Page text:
tl;dr: we have a Complete Streets Policy and a Bicycle Master Plan - let's actually follow them.

amiller92
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Re: Street, Road and Highway Projects

Postby amiller92 » March 20th, 2017, 9:48 am

I guess I don't get why Hennepin needs a bike lane?
I'm going to start responding to all of these comments with, "every street needs a bike facility." They are all designed for cars already so they should all be designed for bikes too.
Looks like both design concepts eliminate parking (either just on one side or BOTH sides) on Hennepin down to 36th.
Oh no! Not parking!
Couldn't a different avenue be used as a bike boulevard to get bike traffic from 36th to the Uptown area?
No. Bikes want to go where the cars want to go too.
I live on Bryant Ave in Lowry Hill East and it is extremely well-used as a designed bike boulevard.
And it would be even better with an actual bike lane (preferably protected).

mattaudio
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Re: Hennepin Avenue (Franklin to 36th)

Postby mattaudio » March 20th, 2017, 10:24 am

I don't understand why Hennepin Ave needs cars when we have a two-way Calhoun Parkway just west of there...

EOst
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Re: Hennepin Avenue (Franklin to 36th)

Postby EOst » March 20th, 2017, 11:15 am

Even if you disagree with him, I don't understand what you guys get out of bombarding LyndaleHoosier with snark.

Anyway, yeah, there are plenty of parallel streets that could be made into good bike boulevards, but many (even most) people would still bike on Hennepin, for the same reasons they drive it. As long as that's true, we should provide facilities for them that are safe and accommodating.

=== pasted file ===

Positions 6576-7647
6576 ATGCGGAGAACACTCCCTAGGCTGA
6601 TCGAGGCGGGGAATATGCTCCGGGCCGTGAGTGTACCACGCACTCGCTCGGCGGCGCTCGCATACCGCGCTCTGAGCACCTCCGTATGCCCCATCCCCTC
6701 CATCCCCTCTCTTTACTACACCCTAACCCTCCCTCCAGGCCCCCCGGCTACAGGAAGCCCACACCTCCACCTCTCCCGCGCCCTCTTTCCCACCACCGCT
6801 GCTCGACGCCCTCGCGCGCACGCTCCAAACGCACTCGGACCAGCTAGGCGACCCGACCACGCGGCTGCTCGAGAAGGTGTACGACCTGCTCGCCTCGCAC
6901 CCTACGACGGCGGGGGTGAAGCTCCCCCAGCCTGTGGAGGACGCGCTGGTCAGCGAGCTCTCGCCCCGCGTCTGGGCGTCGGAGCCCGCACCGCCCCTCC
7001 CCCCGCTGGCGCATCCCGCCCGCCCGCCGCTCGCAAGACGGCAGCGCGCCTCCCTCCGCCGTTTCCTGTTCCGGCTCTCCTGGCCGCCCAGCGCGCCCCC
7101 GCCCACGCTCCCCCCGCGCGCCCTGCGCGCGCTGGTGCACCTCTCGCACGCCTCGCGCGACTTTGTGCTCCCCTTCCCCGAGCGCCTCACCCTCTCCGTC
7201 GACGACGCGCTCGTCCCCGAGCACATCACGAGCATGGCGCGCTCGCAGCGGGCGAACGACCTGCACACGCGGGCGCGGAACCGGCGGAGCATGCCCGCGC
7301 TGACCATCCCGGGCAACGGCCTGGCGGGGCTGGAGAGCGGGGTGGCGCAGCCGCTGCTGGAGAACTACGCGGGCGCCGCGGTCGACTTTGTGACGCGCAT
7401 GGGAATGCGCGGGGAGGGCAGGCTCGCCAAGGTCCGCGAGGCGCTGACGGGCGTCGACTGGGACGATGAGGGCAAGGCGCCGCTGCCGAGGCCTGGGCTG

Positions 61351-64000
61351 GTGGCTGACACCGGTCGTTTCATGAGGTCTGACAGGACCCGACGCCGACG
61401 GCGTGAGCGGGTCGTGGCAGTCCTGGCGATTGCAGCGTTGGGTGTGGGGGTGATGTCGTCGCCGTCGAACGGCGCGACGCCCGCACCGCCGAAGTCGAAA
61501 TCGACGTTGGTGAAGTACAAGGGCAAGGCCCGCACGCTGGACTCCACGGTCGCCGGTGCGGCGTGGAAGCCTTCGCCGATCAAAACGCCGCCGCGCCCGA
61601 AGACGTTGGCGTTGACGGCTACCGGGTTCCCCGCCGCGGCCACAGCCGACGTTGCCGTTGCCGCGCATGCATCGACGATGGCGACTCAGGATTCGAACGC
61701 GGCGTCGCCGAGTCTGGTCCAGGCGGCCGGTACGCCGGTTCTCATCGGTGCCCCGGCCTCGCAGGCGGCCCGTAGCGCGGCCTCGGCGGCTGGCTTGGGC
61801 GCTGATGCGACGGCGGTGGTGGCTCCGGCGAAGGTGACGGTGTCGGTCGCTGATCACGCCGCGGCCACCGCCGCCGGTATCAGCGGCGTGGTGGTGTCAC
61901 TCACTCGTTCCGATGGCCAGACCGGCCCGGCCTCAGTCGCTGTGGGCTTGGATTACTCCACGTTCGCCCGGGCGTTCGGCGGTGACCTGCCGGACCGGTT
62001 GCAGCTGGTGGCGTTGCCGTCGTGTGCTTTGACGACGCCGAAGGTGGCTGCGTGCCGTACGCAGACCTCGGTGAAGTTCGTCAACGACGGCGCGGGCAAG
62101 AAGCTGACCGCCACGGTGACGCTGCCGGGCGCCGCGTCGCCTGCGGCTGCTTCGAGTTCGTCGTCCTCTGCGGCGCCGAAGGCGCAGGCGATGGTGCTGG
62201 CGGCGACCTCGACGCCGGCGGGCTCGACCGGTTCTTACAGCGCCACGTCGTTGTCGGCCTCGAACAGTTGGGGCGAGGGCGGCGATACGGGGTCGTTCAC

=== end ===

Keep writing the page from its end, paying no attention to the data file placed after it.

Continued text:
David Greene
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Re: Hennepin Avenue (Franklin to 36th)

Postby David Greene » March 20th, 2017, 3:36 pm

Are the bike lanes and associated parking removal also happening between Lake and 31st? Many businesses would not be happy with that...

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Re: Hennepin Avenue (Franklin to 36th)

Postby EOst » March 20th, 2017, 3:58 pm

Here are the concept docs:
http://www.ci.minneapolis.mn.us/www/gro ... 195516.pdf
http://www.ci.minneapolis.mn.us/www/gro ... 195517.pdf

Parking on one side of Hennepin Lake-31st would be lost with or without bike lanes. If you kill bike lanes north of 31st, you can save 10-14 parking spots.

Does anyone drive to Uptown expecting to get a sweet parking spot right on this block? I don't drive there often, but I don't think we've ever even bothered to look.

David Greene
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Re: Hennepin Avenue (Franklin to 36th)

Postby David Greene » March 20th, 2017, 4:15 pm

The (very few) times I've had to get something on that block after work or some other place I had to drive to, I circulated around a few times until something opened up. It doesn't make sense to pay for the ramp in that situation and parking was also unavailable between 31st and 32nd.

Permit parking causes issues with trying to find an on-street space for quick runs to the store.

I have no idea what visitors to the area do. But the parking is always full on that block.

LakeCharles
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Re: Hennepin Avenue (Franklin to 36th)

Postby LakeCharles » March 20th, 2017, 5:28 pm

Agreed, parking is always full, and it is a convenient place to park. But killing the bike lane to save 10 parking spots seems silly.